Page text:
Bangladesh: Relocations and reduced services bring Rohingya communities to their breaking point

A medic speaks to a group of patients who wait

Bangladesh 2020 © Farah Tanjee

For Rohingya refugees still in limbo, the stressors of COVID-19, unclear relocation plans, and an increase in violence takes a heavy toll on the mental health of people living in the camps. 

Faruk is a Rohingya refugee, living in a camp in Cox’s Bazar, Bangladesh. “No one wants to be a refugee; the life we have here is not easy,” he says. “We live in an open prison. Life for a refugee is hellish and every day is the same. I can’t travel outside the area of the camps as we need special authorization to leave, and it is only granted under special circumstances such as for medical care or emergencies.”

“Sometimes I bite myself to see if I can feel something and I have tried to commit suicide,” he adds.



The pandemic restricts urgently needed services in Cox's Bazar

The mental health needs of Rohingya refugees in Cox’s Bazar are especially urgent; people have been living in overcrowded camps for the past three years with no hope for the future and no legal status. In the last year, Doctors Without Borders/Médecins Sans Frontières (MSF) has seen a sharp increase in people seeking mental health services.

The restrictions imposed by the COVID-19 pandemic have exacerbated these stressors. To counter the spread of the virus, the services throughout the camps—including medical care and food and water distributions, provided primarily by humanitarian organizations—were reduced by 80 percent. The mounting impact of restricting this humanitarian support over the course of many months, especially on a community that is increasingly contained and put in a position where they are dependent on humanitarian assistance, has meant the daily struggle to meet even basic needs has heightened tensions.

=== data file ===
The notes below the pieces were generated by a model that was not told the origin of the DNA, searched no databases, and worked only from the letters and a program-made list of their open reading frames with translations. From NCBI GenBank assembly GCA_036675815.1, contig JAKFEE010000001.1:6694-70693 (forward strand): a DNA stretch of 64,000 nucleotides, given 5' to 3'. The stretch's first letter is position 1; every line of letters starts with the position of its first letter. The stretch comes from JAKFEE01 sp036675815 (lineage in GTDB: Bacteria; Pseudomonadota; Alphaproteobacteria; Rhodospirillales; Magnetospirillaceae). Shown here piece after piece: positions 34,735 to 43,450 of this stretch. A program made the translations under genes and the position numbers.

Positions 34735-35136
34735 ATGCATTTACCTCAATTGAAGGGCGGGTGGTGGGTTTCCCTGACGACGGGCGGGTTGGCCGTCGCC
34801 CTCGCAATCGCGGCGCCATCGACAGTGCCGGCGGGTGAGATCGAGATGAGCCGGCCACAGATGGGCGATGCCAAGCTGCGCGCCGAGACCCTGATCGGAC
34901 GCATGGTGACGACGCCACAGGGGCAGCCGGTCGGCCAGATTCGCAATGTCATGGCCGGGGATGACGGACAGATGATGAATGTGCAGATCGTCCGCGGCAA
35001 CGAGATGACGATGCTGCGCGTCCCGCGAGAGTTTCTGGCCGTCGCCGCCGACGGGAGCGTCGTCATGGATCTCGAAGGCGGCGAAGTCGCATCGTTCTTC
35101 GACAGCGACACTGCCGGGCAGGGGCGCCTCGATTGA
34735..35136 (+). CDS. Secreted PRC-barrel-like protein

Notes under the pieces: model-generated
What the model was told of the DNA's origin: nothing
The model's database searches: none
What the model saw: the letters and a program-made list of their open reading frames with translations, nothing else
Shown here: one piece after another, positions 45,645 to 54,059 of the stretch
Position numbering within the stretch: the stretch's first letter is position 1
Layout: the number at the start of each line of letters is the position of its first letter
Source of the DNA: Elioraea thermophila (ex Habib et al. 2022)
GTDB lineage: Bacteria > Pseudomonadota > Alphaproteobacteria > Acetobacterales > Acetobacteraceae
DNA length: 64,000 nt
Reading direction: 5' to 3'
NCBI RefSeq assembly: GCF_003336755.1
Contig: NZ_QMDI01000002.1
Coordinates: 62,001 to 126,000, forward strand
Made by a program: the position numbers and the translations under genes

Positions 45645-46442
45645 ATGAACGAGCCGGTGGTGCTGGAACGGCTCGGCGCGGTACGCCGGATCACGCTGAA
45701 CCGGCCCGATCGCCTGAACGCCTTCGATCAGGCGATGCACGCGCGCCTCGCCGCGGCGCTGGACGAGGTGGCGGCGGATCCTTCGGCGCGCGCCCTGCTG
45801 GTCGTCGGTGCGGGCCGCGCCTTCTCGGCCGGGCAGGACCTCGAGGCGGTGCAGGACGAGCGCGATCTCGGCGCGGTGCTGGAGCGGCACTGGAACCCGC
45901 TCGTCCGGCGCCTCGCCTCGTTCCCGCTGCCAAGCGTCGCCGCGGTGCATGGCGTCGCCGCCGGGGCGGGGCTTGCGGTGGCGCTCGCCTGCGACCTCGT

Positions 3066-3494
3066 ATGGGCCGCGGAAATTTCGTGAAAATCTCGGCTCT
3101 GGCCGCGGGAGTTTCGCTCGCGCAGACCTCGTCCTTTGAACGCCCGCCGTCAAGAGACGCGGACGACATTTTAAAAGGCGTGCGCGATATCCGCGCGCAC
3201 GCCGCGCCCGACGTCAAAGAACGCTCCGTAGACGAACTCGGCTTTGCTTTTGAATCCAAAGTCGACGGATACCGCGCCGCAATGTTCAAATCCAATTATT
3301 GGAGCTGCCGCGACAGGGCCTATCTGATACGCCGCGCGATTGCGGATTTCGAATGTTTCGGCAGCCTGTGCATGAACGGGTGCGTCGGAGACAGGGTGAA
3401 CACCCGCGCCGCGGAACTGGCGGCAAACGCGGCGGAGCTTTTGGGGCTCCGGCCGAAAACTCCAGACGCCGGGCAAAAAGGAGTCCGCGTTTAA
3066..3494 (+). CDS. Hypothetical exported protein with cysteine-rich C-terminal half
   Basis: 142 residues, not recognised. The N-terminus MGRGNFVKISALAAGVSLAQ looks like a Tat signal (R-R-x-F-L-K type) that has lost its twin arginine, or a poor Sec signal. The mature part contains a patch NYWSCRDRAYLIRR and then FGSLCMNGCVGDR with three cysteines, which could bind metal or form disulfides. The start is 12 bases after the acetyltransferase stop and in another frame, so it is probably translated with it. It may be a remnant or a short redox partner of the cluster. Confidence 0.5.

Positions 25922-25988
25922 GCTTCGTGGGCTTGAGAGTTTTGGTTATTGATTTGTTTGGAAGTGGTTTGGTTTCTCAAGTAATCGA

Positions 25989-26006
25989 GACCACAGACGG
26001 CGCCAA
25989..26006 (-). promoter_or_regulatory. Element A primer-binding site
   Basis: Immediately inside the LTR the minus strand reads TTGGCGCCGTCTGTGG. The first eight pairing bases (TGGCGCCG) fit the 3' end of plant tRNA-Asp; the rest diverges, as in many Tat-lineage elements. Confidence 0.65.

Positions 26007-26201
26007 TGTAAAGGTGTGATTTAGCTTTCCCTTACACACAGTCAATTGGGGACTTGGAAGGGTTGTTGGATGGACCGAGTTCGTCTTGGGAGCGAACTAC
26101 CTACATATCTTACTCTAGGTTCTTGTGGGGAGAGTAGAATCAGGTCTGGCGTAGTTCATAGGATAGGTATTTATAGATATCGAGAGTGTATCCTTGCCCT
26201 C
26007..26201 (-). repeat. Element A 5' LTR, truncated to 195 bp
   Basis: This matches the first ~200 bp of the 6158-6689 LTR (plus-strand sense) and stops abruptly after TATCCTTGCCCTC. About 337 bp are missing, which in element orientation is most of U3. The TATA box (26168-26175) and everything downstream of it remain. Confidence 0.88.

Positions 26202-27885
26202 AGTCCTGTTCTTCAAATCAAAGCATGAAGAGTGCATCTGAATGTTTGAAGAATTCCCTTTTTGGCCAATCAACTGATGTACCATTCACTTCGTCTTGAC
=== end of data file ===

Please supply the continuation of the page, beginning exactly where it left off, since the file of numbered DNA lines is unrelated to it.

Man speaking to another man

Bangladesh: Rohingya refugees remain in limbo three years after the exodus

Complicated relocation efforts, fires, and violence exacerbate stressors for refugees

In May 2020, around 300 Rohingya refugees who had been rescued at sea were transferred to quarantine on Bhasan Char, a mass of sediment which has formed an “island” 30 kilometers (18 miles) from the mainland. They never left and little is known about the conditions they have faced while detained. In early December, they were joined by more than 1,600 people from the camps in Cox’s Bazar. To date, it’s estimated that more than 3,000 people have been relocated to Bhasan Char. It's likely that more Rohingya will face relocation soon; authorities claim the island has the capacity to house 100,000 people. Independent humanitarian organizations, including the UN, have yet to gain access to the site, adding to the growing concerns about the conditions there.

For those still waiting in Cox's Bazaar, efforts to relocate some refugees to address the overcrowding only amplify the uneasiness. Looking beyond the pandemic, life in the camps shows no signs of improving. Recently, a fire destroyed around 550 shelters at the Nayapara Registered Refugee camp, where news reports estimated around 3,500 refugees were staying. Although there were no casualties, and only a few people with minor injuries, for those living at the site, the disruption to daily life has been huge.

The increasing psychological strain on the Rohingya refugees in Bangladesh has recently spilled into violence.

Asiya looks nervous when she arrives at MSF’s Kutupalong hospital. She needs to talk to someone about what she experienced in October during a 12-day clash between two Rohingya groups in the camps.